Ah, good ol’ Ireland, the land of green grass, Guinness.. and a tasty 12.5 percent corporation tax rate. Actually, make mine a double.
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Attractive by any standards, especially when compared to a 30 per cent corporation tax regime here, and for search giant Google it is too much to resist, channeling its Australian search ad revenue through its Irish operation.
According to the SMH, Google’s local operation here claimed a $3 million loss at year ending December 31 last, despite pulling in revenues of approximately $741m (as estimated by analysts Frost & Sullivan) in its search ad business.
So, something doesn’t add up. Its Australian business also paid just $1m in tax and claimed earnings revenues of just $151 million. And where is the mystery $600m- odd sum going if analyst estimations are correct?
It’s all in the accounting methods and the way it classifies its business here, as a ‘services’ company, rather than a commercial entity in its own right, meaning the monies paid by businesses to advertise with Google Australia is being counted as revenue and taxed at its Irish operation.
These practices known as the “Double Irish” and the “Dutch Sandwich” (referring to Holland) has in the past helped reduce its overseas tax rate (outside the US) to just 2.4 percent – the lowest of the top five US technology companies.
This practice is common for multi nationals, particularly for large corporations which choose a tax havens like Ireland and Bermuda to channel revenues through.
Google Ireland is the European base for its global operations although the nation makes up just a tiny proportion of its earnings and earlier this year announced 100 new jobs for the recession torn island adding to its current workforce of around 2,000.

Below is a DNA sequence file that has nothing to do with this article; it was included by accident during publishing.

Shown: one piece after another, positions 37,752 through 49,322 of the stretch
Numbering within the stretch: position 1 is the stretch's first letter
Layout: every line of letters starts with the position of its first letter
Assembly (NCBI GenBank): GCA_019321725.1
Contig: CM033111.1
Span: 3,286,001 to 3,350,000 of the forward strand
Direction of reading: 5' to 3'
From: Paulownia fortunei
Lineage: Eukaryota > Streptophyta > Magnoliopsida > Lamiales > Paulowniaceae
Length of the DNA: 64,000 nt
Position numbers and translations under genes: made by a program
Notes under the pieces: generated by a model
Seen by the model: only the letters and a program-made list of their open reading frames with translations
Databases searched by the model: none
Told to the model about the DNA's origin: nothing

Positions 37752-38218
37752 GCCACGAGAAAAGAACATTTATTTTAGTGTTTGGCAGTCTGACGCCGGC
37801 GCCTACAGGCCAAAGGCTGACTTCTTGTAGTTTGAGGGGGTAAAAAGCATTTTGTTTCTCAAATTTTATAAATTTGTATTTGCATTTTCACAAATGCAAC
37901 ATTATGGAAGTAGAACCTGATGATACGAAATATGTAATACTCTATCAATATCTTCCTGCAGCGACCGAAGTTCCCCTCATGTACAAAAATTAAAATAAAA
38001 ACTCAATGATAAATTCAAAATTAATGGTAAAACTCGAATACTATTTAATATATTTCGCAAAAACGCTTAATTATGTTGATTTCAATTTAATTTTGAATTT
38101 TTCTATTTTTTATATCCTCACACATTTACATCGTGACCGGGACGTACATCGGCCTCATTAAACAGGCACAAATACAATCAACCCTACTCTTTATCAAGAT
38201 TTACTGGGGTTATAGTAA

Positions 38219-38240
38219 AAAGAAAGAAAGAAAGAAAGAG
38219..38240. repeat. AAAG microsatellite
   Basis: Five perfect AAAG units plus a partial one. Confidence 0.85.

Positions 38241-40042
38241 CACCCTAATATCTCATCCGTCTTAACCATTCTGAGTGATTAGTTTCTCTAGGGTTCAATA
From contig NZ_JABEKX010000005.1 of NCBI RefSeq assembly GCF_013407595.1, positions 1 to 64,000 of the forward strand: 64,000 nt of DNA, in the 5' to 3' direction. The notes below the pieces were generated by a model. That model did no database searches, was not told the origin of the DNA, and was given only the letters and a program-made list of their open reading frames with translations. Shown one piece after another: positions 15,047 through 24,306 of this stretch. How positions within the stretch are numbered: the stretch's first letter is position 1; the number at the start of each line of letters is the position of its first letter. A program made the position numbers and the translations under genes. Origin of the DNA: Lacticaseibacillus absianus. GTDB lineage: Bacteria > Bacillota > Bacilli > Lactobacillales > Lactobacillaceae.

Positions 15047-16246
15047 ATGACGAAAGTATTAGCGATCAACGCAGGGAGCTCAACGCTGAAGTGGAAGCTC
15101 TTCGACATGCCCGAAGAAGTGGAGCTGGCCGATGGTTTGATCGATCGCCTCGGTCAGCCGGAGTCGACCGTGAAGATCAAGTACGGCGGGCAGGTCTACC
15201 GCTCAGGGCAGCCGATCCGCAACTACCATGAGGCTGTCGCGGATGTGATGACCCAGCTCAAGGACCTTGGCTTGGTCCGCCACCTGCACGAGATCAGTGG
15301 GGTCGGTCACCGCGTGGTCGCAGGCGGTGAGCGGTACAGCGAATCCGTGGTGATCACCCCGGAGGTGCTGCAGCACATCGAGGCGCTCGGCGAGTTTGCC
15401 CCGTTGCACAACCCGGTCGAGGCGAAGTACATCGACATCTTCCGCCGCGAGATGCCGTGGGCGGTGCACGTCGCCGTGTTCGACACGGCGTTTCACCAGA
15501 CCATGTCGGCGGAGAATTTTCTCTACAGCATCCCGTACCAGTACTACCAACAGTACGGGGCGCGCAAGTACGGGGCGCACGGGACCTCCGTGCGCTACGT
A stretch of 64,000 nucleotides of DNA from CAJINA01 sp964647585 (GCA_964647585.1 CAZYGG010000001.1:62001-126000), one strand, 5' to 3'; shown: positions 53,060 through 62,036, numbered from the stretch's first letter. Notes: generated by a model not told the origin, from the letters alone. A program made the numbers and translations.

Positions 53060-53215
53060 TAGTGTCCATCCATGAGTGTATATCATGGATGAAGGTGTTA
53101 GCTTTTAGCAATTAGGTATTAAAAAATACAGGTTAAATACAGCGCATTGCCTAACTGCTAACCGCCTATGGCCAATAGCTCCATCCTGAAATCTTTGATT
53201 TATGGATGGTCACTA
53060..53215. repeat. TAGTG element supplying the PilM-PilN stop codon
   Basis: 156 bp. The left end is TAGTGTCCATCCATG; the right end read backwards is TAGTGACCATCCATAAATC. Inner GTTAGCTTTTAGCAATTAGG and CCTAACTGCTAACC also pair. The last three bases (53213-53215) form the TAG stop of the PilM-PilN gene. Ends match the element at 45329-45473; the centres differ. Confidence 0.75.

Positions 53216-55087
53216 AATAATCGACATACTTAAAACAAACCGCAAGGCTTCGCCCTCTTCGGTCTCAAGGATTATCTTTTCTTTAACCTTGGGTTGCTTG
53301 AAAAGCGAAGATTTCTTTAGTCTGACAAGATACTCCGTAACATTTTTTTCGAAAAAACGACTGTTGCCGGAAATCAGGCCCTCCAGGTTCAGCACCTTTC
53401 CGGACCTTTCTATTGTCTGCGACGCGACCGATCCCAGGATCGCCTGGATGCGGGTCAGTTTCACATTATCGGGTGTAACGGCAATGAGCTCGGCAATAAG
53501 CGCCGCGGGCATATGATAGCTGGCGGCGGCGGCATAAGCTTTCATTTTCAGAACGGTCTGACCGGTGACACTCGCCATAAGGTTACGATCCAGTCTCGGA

And with friends like Google as well as other tech giants like HP and Intel the country is reluctant to forgo its low tax rate, which European counterparts Nicolas Sarkozy and Angela Merkel have been furiously pressuring its PM, Enda Kenny, to reform for some time.
However, the search giant denies any wrong doing, insisting it contributes “to all relevant local and national taxation schemes.”
”Google complies fully with all relevant tax legislation in all the countries in which it operates, including in Australia.”
It also didn’t hasten to remind the journalist of its “providing employment for over 400 employees” here and gave exactly the same blanket response when quizzed by US media last year.
And it seems the search powerhouse continues to keep a tight hold of the web search ad spend in Oz, accounting for 90 per cent of the total of $831 million, with the remainder held by Yahoo!7 and Ninemsn.